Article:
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A win for consumers and small business: Federal Court extends the reach of unconscionable conduct

By 6 April, 2021 No Comments

In a watershed decision on 19 March 2021, the full Federal Court upheld an appeal brought by the Australian Competition and Consumer Commission (ACCC) against Quantum Housing Group Pty Ltd (Quantum)[1], declaring conduct by businesses can be unconscionable even in the absence of the exploitation of a weaker party’s pre-existing disadvantage, disability, or vulnerability.[2]

The significance of this decision is that it extends the scope of who can claim relief from harm caused by unconscionable conduct from what was previously only consumers and small businesses with a particular vulnerability, disability or special disadvantage, to any and all consumers who have experienced harm.

Key Takeaways

  • The Federal Court’s decision extends protection from unconscionable commercial conduct to all consumers and small businesses, as opposed to just a limited, vulnerable subset of consumers.
  • Under the Australian Consumer Law (ACL)[3] it is now not necessary to establish the circumstances of the victim, and refocuses the assessment onto the behaviour of the respondent, regardless of the vulnerability of the victim.
  • The consequence of this is two-fold: it can promote a greater standard of accountability and conscionable dealing from corporations in commercial settings; and further, allows for remedies for harm suffered by any consumer or small business, caused by unconscionable dealings.

What happened?

The specific need for small businesses to have a pre-existing disadvantage or vulnerability has enabled larger businesses to consistently evade having to behave at a level of basic, commercial conscionability, as consequences would only apply if the applicant was particularly vulnerable.  This is what rendered the Court unable to capture the ubiquitous misuse of Quantum’s considerable bargaining power in comparison to its smaller investors, who were pressured into transferring the management of their properties to managers who had a commercial interest with Quantum, and more concerningly, failing to inform the investors of those commercial ties.

The original June 2020 decision exemplified the rigid and inequitable nature of these arbitrary special disadvantage requirements when the Court found that while the representations made by Quantum were misleading, it did not amount to conduct that was unconscionable. The arbitrary restrictions as to what amounts to unconscionability has only allowed for a greater systematic exploitation of consumers, failing to capture the inherent vulnerability of consumers and small businesses in these situations.

Full Federal Court of Appeal’s Decision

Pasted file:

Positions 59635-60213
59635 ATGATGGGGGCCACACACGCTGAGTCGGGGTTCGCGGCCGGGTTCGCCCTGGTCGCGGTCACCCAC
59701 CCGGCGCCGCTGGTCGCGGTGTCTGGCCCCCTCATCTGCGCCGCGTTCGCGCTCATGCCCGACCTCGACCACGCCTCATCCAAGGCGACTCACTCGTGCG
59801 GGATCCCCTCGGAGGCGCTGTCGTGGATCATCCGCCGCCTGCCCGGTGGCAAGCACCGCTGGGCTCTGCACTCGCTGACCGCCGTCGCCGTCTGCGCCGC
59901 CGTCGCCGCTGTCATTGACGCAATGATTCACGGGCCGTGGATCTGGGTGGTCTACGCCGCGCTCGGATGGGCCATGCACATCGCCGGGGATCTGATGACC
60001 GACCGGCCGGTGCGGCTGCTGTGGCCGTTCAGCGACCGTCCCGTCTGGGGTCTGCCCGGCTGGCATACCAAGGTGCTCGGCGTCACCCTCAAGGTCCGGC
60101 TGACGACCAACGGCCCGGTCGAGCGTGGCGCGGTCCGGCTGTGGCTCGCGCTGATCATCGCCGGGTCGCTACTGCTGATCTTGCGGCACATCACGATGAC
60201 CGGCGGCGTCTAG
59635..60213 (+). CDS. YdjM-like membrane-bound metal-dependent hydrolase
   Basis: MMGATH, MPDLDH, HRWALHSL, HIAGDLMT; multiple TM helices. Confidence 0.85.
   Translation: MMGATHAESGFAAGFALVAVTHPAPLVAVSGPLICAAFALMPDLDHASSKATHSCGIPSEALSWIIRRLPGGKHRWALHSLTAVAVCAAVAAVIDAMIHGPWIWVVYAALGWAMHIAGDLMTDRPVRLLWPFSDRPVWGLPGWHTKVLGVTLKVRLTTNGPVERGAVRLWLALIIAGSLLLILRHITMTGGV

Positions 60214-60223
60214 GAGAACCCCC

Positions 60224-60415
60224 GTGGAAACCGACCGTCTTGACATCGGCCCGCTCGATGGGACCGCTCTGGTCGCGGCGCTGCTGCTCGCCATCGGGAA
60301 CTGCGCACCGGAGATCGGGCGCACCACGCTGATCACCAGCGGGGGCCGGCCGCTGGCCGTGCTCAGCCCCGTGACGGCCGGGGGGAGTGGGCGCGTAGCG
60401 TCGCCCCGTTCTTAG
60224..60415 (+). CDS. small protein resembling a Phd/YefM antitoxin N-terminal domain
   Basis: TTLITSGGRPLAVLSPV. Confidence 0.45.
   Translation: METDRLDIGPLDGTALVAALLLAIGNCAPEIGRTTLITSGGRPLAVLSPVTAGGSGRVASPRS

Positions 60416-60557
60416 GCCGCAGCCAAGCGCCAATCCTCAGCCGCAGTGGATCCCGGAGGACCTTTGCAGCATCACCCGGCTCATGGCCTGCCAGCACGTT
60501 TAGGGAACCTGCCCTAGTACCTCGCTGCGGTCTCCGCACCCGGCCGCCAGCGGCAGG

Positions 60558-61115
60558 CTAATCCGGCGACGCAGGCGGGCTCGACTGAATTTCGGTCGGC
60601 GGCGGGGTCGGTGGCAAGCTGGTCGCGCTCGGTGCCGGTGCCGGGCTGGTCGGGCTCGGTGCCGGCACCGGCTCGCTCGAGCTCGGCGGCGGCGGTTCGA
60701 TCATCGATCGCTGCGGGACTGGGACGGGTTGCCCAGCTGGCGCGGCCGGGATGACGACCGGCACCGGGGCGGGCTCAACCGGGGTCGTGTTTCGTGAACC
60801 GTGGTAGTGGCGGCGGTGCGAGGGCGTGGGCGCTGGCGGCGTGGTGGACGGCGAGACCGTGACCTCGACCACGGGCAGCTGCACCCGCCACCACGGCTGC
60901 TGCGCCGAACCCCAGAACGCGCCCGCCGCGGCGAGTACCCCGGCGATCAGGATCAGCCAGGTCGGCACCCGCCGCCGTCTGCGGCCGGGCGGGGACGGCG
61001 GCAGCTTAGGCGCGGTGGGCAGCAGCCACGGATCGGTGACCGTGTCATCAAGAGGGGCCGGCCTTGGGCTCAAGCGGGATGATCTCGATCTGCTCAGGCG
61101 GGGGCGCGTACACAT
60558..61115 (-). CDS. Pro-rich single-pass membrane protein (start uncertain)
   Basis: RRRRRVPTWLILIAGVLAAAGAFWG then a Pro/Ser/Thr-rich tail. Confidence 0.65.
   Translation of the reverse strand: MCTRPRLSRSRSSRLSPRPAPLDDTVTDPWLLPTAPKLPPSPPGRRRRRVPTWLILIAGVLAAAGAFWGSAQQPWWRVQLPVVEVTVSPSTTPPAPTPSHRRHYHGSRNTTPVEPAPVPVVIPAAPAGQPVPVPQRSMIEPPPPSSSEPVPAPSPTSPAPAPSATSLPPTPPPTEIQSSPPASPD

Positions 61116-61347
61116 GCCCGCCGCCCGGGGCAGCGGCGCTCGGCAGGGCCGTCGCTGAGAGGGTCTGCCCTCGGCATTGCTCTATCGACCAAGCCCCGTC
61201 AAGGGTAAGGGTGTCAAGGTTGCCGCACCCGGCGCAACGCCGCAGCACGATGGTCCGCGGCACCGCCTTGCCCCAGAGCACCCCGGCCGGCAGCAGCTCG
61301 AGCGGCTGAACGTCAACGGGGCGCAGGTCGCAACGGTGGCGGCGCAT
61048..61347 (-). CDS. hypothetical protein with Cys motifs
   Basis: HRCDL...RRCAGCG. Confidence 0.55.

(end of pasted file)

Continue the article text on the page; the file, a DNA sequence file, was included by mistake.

On appeal, the Federal Court clarified the assessment for unconscionable conduct from the previous test under ASIC v Kobelt which looked to whether there was specific exploitation of a particular consumer’s special disadvantage, and refocused the examination to  assess whether the conduct could be “characterised as a sufficient departure from the norms of acceptable commercial behaviour as to be against the conscience”.[4] The significance of ‘acceptable commercial behaviour’ is important to note for corporations, who are not expected to surrender their best commercial interests in lieu of unreasonable accommodation for those parties they engage with.  Rather, the new scope allows Courts to provide relief to those who suffered from unconscionable dealings, and impose penalties on misconduct that was not captured previously due to the onerous requirements to prove a special disability.[5]

What are the implications for corporations, small businesses and consumers?

Small businesses and consumers should be aware that in light of this decision, it is easier to seek damages, as awarded in the Quantum case, without having to prove a special disability as the decision has effectively extended the scope of unconscionable conduct under Australian Consumer Law in protecting all consumers and small businesses.[6] These sentiments were echoed by Bruce Bilson, the Australian Small Business and Family Enterprise Ombudsman, who stressed this change now ’reassures smaller businesses that remedies are available for harm suffered…. that can impact enterprises and livelihoods’.

From a commercial perspective, this decision has the potential to promote a greater standard of accountability for systemic, conscionable, commercial conduct within corporations in pursuit of their business operations.

Pragma Lawyers can provide advice to you and your business in relation to commercial dealings or disputes. Contact us today by clicking here or call us on (08) 6188 3340.

[1] Australian Competition and Consumer Commission v Quantum Housing Group Pty Ltd [2021] FCAFC 40.

[2] Ibid.

[3] Australian Consumer Law (Sch 2, Competition and Consumer Act 2010 (Cth) s 21.

[4] Australian Competition and Consumer Commission v Quantum Housing Group Pty Ltd [2021] FCAFC 40, [92]. http://www.worldlii.org/form/search/?method=auto&meta=%2Fworld&query=cth%20consol_act%20caca2010265%20sch2&results=20&rank=on&

[5] Australian Competition & Consumer Commission, Quantum Housing to pay $700,000 in penalties for misleading property owners (June 2020) < https://www.accc.gov.au/media-release/quantum-housing-to-pay-700000-in-penalties-for-misleading-property-owners>.

[6] Ibid.

[Image reference] Qantas (n.d.), Travel Insider